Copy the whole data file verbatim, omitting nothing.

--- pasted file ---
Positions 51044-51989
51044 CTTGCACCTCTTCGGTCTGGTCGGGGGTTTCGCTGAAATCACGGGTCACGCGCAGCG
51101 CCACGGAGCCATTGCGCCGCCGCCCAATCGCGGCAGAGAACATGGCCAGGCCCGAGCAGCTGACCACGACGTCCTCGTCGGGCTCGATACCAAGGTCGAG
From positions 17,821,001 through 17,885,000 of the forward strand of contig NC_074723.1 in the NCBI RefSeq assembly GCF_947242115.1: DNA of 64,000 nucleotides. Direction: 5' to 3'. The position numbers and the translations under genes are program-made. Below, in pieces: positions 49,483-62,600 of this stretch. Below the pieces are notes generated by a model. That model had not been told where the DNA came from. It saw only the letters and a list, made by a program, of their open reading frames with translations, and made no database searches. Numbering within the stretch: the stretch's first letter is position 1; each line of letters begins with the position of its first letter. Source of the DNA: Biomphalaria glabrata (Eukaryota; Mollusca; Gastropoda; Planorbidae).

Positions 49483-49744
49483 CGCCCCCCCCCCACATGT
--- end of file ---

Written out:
Positions 51044-51989
51044 CTTGCACCTCTTCGGTCTGGTCGGGGGTTTCGCTGAAATCACGGGTCACGCGCAGCG
51101 CCACGGAGCCATTGCGCCGCCGCCCAATCGCGGCAGAGAACATGGCCAGGCCCGAGCAGCTGACCACGACGTCCTCGTCGGGCTCGATACCAAGGTCGAG
From positions 17,821,001 through 17,885,000 of the forward strand of contig NC_074723.1 in the NCBI RefSeq assembly GCF_947242115.1: DNA of 64,000 nucleotides. Direction: 5' to 3'. The position numbers and the translations under genes are program-made. Below, in pieces: positions 49,483-62,600 of this stretch. Below the pieces are notes generated by a model. That model had not been told where the DNA came from. It saw only the letters and a list, made by a program, of their open reading frames with translations, and made no database searches. Numbering within the stretch: the stretch's first letter is position 1; each line of letters begins with the position of its first letter. Source of the DNA: Biomphalaria glabrata (Eukaryota; Mollusca; Gastropoda; Planorbidae).

Positions 49483-49744
49483 CGCCCCCCCCCCACATGT